My name is Jessie Prebble and I am the current (2009) recipient of the Te Papa MSc Scholarship in Molecular Systematics. I’m studying at Victoria University, looking at the evolution of the plant genus Wahlenbergia in New Zealand and Australia. I’m using various molecular techniques to try to determine how reliable the current taxonomy of the New Zealand species is, and whether I can infer how many times the genus invaded New Zealand, where from, and when.
I love my research. I spent last summer exploring the country collecting specimens in beautiful locations from the Garvie Mountains in Southland to Muriwai Beach north of Auckland. I even got to head over to New South Wales to hunt down some of the Australian species. I then spent a few weeks mounting and processing all of my collections, and now they’re stored in the Te Papa Herbarium.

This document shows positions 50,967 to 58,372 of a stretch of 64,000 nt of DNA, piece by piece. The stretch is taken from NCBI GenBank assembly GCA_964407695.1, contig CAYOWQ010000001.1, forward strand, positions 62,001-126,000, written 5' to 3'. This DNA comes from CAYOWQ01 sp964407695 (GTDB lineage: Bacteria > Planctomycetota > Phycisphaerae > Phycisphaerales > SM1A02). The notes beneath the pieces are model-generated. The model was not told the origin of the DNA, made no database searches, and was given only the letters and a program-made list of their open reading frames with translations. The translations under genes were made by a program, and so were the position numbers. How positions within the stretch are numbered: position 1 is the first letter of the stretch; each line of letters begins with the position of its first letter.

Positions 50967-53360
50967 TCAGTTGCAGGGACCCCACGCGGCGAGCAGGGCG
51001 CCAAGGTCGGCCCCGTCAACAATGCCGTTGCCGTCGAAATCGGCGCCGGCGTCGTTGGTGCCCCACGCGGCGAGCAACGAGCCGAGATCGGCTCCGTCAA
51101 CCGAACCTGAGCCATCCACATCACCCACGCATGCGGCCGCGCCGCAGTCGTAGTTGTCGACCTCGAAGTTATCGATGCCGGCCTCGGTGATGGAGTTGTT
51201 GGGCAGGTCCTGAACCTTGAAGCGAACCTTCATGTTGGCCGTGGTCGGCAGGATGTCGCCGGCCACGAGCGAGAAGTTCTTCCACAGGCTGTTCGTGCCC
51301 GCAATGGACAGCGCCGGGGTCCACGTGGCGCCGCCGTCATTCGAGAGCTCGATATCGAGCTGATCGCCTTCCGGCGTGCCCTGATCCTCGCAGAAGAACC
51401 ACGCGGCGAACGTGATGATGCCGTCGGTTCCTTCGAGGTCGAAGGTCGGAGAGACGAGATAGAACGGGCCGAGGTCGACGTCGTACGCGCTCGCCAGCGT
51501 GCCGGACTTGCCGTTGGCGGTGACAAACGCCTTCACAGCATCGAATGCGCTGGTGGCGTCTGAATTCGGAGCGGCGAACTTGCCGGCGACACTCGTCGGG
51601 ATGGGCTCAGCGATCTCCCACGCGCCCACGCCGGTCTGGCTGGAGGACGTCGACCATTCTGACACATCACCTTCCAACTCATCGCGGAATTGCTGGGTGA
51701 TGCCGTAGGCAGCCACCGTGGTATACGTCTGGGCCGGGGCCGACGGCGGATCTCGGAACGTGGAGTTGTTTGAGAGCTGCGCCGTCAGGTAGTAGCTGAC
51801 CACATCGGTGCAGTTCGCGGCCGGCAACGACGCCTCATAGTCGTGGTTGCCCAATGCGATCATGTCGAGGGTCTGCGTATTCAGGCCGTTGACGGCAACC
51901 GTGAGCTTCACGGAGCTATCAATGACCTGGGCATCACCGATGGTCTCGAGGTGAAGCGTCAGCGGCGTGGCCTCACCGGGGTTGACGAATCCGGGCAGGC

Currently I’m dividing my time between the lab, where I extract and sequence short fragments of my specimens’ DNA, and the computer lab, where I puzzle my head over numerous types of data files. I have selected three regions to sequence, two from the chloroplast (trnL-F and trnK-psbA) and one nuclear ribosomal region (ITS). I explore my sequence data by forming alignments of the sequences, then creating phylogenetic trees to tease out the relationships between the species.
Results are starting to trickle in, and so far I can tell that all of the New Zealand species are very closely related, which most likely points to recent and rapid evolution here. Further results to follow…